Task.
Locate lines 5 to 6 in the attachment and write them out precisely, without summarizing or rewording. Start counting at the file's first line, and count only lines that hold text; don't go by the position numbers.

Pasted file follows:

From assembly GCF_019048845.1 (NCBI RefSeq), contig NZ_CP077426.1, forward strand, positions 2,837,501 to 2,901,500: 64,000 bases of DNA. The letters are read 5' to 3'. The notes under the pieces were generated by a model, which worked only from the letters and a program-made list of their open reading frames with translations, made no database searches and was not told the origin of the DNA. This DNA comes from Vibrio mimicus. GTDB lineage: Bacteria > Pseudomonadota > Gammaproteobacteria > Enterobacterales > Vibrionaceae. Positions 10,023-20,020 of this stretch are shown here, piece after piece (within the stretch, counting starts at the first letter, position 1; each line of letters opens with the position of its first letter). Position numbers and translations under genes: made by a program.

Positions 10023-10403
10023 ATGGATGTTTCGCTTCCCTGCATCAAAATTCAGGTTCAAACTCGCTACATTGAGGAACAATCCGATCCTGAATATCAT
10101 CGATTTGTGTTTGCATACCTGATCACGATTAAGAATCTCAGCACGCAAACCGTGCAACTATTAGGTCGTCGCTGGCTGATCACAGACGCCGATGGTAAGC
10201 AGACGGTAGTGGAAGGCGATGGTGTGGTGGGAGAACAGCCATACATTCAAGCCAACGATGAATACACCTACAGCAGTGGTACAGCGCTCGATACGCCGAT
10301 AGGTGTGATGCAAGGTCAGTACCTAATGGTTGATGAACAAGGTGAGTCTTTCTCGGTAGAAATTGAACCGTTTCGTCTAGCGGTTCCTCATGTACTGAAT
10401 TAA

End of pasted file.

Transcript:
10201 AGACGGTAGTGGAAGGCGATGGTGTGGTGGGAGAACAGCCATACATTCAAGCCAACGATGAATACACCTACAGCAGTGGTACAGCGCTCGATACGCCGAT
10301 AGGTGTGATGCAAGGTCAGTACCTAATGGTTGATGAACAAGGTGAGTCTTTCTCGGTAGAAATTGAACCGTTTCGTCTAGCGGTTCCTCATGTACTGAAT